Irony alert: Election-reform bills proposed this session must pass through legislative panels led by lawmakers who’ve decided they aren’t going to run in the next election.
The chairs of the House committee and Senate subcommittee overseeing proposed changes to Minnesota elections both said last month (before the March 1 precinct caucuses and the March 8 start of session) that they won’t be on the ballot for re-election in November.
Rep. Tim Sanders, R-Blaine, chair of the House Government Operations and Elections Policy Committee, made his announcement in late February, and Sen. Katie Sieben, DFL-Cottage Grove, chair of the Senate Rules and Administration Subcommittee on Elections, announced in early February.
Elections are high on the minds of the American public in presidential election years. And elections, at least eventually, will be on the minds of Minnesotans, who vote for U.S. president and House of Representatives this November, along with electing legislators to all 201 seats in the state Legislature.
But election years aren’t necessarily the best times to introduce legislation on topics related to elections. Indeed, Sanders said he may see fewer election-related bills in election years.
That’s likely true in a historically short session like the current one, when even urgent bills to extend unemployment benefits are delayed and bills in major areas such as transportation face iffy fates.
And election bills face a hurdle that proposals on other topics don’t, Sanders pointed out. It’s the tradition, going back at least to Gov. Jesse Ventura, for governors to insist that elections legislation they sign enjoy broad bipartisan support.
Still, the long lines, overcrowded rooms and traffic jams on Minnesota’s first Super Tuesday caucus night inspired what’s turning out to be Minnesota’s marquee election reform idea of 2016: taking another stab at choosing delegates in presidential contests by primary election rather than at caucuses. (Minnesota hasn’t dabbled in presidential primaries since 1992.)
Rep. Pat Garofalo, R-Farmington, responded quickly to overcrowded caucuses on March 1, announcing his intention to file a presidential primary bill before 10 p.m.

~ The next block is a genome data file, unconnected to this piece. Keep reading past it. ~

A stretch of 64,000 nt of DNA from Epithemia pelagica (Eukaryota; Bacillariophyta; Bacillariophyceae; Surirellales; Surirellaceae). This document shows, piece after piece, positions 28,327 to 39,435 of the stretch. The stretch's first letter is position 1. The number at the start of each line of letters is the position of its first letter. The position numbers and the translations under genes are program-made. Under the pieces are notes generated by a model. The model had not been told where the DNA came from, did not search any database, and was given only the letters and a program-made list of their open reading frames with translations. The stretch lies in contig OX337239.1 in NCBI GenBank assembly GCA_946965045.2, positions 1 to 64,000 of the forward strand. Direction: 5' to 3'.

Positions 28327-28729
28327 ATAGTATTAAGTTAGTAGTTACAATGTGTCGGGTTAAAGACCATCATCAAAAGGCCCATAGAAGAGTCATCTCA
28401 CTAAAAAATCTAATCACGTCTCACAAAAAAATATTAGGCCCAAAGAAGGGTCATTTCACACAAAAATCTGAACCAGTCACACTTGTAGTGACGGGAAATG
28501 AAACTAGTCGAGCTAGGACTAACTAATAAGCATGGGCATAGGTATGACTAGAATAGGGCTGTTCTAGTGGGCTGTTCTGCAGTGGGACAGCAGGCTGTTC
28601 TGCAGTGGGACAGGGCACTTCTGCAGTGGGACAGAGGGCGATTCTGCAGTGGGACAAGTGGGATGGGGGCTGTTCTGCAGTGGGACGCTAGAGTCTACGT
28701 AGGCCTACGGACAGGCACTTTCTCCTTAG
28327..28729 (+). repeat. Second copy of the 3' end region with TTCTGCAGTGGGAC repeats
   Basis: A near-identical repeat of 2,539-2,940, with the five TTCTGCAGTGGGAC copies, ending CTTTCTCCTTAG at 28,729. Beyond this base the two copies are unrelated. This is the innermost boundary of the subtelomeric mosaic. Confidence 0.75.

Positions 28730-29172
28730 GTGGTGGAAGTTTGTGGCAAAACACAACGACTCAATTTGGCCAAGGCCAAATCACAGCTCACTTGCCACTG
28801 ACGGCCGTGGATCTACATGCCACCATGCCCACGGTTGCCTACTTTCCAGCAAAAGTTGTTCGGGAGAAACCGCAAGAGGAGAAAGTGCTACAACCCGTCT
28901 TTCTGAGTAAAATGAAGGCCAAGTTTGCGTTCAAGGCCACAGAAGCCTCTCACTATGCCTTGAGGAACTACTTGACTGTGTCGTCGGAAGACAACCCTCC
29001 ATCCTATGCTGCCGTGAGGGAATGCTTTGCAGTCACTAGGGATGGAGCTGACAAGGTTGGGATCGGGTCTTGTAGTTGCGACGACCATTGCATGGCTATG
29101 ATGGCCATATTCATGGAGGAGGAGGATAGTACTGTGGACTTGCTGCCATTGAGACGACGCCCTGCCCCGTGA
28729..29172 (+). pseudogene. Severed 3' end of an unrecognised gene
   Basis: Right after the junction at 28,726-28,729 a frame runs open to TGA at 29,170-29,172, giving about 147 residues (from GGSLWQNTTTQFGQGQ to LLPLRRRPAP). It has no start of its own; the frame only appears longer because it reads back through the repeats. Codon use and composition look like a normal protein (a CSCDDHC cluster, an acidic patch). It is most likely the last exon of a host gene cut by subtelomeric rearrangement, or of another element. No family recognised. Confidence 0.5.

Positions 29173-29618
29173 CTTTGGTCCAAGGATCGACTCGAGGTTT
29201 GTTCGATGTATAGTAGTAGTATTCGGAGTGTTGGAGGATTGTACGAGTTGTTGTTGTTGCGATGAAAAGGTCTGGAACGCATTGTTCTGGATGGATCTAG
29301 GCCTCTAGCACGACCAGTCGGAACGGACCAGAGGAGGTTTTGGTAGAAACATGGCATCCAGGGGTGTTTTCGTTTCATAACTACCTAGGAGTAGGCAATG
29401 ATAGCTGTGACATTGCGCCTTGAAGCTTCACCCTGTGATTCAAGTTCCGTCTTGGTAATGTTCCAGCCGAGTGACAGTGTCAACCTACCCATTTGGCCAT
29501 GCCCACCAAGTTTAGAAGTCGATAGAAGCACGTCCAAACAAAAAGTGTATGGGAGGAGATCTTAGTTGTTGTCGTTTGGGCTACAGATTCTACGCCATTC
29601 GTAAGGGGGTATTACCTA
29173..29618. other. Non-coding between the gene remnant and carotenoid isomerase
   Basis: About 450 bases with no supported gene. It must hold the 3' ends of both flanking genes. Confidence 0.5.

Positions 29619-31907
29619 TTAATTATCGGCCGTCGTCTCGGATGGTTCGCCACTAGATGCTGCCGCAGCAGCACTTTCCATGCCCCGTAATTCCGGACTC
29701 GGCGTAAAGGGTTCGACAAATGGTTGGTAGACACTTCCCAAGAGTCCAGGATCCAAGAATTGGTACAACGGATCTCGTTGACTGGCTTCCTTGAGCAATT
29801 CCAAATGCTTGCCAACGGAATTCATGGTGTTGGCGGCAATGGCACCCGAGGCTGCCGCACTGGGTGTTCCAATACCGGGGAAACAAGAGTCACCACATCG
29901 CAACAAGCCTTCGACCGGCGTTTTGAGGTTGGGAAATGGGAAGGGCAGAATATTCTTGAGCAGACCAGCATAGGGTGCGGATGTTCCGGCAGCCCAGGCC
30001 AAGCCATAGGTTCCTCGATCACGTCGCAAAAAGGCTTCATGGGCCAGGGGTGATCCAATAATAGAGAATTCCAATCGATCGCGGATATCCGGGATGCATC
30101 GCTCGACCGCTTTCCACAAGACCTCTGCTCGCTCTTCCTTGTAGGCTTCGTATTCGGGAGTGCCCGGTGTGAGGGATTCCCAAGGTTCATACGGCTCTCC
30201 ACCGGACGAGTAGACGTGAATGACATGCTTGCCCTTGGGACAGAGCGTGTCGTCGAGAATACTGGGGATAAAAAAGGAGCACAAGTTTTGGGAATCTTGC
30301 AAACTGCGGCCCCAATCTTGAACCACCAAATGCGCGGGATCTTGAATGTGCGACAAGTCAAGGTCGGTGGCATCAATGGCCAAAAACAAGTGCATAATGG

Sanders’ committee heard Sanders’ own bill to switch from caucuses to a presidential primary on an informational basis on Wednesday and is set to take action on it next week. A presidential primary bill sponsored by Sen. Ann Rest, DFL-New Hope, is on Sieben’s subcommittee’s agenda next week.
The Senate subcommittee has already heard eight election bills this session, including two sponsored by Sieben that arise from recommendations by the Legislature’s Elections Emergency Planning Task Force, a group that met during the interim after being created by a Sieben bill last year.
Other topics of election bills in play: making changes to absentee voting, modifying the timeline for school board special elections, and lowering the voting age to 16.
Sanders identified the school board special elections legislation as among the other top elections bills this session, along with the Secretary of State’s bill (typically containing technical, noncontroversial changes), and moving August primary elections to June. (Garofalo’s presidential primary bill also includes a June primary election provision.)
Sanders said in considering elections-related bills, committee members are on the watch to ensure the provisions are “non-game-able”—as in gaming the electoral system.
“Our job is to read between the lines,” he said. Secretary of State Steve Simon testified with Sanders on his bill Wednesday, and his office said in a response to questions from Capitol Report that he backs efforts to move to a presidential primary system while maintaining caucuses for all other elected offices—as long as the Legislature takes into account the added financial burden for counties and municipalities.
Simon also supports legislative action on elections-emergency planning, pre-registration to vote for 17-year-olds, moving the August primaries to June, and replacing aging election equipment. On Thursday he testified in favor of allowing military and overseas voters to return absentee ballots by fax or email.
On the Legislature’s productivity on elections-related issues, it’s Simon’s view that the length of the session matters more than the closeness to an election.